Marmite: you either love it or hate it. Unless you are Kraft Heinz, in which case you love it and then decide you hate it 48 hours later. Or rather, that you have the "utmost respect" for it.
For the billionaire backers of Kraft Heinz, Warren Buffett and 3G's Jorge Paulo Lemann, their retreat from Unilever is an experience that must put a dent in their reputations as consummate dealmakers.
Just hours earlier a Kraft Heinz insider was bravely briefing "we're not going anywhere" in response to the US giant's commitment. Oops.
The farce will no doubt lead to Buffett re-reading his favourite book, Dale Carnegie's 'How to Win Friends and Influence People'.
Kraft Heinz's approach won it few friends among British and Dutch politicians, and it failed to influence chief-executive-cum-eco-warrior Paul Polman.
The Unilever approach had sparked superficial comparisons to 3G Capital's recent success in its Anheuseur Busch's takeover of SAB Miller. That deal was a lot simpler, however, as it required wooing only two major shareholders, both of which were willing sellers.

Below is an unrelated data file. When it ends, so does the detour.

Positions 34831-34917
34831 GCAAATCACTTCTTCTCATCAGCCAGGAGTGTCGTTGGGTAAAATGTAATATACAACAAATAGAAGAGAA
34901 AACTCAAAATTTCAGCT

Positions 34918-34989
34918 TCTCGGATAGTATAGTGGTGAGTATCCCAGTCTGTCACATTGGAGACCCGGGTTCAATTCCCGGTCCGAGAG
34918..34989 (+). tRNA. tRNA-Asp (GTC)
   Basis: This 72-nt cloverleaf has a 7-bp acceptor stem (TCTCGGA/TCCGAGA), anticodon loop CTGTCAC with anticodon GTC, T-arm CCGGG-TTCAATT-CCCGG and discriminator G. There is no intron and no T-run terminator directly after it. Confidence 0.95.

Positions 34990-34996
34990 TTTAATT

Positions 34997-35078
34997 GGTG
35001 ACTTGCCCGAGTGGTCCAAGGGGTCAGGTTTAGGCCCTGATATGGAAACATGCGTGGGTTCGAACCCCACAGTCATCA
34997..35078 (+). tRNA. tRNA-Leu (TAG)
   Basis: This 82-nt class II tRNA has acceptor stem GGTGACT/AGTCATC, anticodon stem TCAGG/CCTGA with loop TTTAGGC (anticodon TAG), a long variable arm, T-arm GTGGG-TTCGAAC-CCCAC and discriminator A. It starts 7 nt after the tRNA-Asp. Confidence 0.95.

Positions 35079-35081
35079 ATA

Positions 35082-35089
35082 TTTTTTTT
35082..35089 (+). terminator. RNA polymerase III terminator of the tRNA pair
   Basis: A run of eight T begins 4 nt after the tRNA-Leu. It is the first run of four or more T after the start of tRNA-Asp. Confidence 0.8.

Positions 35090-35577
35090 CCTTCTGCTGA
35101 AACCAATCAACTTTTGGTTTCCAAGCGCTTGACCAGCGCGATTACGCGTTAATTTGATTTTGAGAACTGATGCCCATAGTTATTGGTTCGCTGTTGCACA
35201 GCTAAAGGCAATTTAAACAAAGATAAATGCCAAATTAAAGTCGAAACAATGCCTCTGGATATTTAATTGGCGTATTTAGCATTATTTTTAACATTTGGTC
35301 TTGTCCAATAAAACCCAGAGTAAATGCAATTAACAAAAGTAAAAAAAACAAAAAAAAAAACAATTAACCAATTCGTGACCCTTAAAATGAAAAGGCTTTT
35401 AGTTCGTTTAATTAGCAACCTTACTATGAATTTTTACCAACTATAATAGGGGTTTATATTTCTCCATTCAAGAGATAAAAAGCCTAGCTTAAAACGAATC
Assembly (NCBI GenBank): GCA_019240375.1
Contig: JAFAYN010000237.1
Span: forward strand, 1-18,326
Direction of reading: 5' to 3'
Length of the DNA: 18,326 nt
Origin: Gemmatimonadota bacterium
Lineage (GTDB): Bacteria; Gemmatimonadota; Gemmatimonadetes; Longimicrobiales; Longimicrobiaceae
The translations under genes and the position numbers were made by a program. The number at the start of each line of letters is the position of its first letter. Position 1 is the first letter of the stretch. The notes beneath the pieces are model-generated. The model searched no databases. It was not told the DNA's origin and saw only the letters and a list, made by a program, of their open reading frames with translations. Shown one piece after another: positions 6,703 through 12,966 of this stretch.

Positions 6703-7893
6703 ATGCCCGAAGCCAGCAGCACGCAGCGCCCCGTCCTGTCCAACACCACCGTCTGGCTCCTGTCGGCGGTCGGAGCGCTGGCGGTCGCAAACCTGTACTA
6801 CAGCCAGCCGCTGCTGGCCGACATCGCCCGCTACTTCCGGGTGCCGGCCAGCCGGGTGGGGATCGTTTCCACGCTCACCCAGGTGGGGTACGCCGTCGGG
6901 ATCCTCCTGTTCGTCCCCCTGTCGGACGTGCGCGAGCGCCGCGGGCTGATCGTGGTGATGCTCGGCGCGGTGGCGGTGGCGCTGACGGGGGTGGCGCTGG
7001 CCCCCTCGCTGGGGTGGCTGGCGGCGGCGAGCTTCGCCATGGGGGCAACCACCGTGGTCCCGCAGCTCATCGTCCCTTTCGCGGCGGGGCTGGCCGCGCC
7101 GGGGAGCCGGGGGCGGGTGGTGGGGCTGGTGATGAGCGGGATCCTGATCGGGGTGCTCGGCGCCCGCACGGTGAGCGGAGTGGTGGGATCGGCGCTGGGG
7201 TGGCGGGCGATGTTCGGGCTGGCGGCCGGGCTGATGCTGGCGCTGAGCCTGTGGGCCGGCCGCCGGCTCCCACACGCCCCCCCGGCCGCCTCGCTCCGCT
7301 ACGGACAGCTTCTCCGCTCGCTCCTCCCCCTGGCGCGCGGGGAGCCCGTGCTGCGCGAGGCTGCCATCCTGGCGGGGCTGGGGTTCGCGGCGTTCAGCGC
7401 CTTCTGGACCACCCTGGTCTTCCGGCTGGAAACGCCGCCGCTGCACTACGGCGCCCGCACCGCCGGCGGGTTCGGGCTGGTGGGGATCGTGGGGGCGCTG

Unilever is a different beast. It has a dual structure, a noisy European works council and a long history of social enterprise - all of which would have been threatened if cost cutters extraordinaire 3G had got their way.
It was hard to find a single person in the City who didn't believe Unilever would have been squeezed until the pips squeaked.
Kraft Heinz deserved to be sent packing. Not only had the US bidder offered an insultingly low price, the latest drop in sales at Kraft Heinz was hardly supportive of its ambition for long term sales growth.
Within two years of sealing the Kraft Heinz merger, 3G had cut 7,000 workers and shut six factories in an effort to drive profits up by over a third.
While Unilever might need to slim down its portfolio of brands, it should not be starved.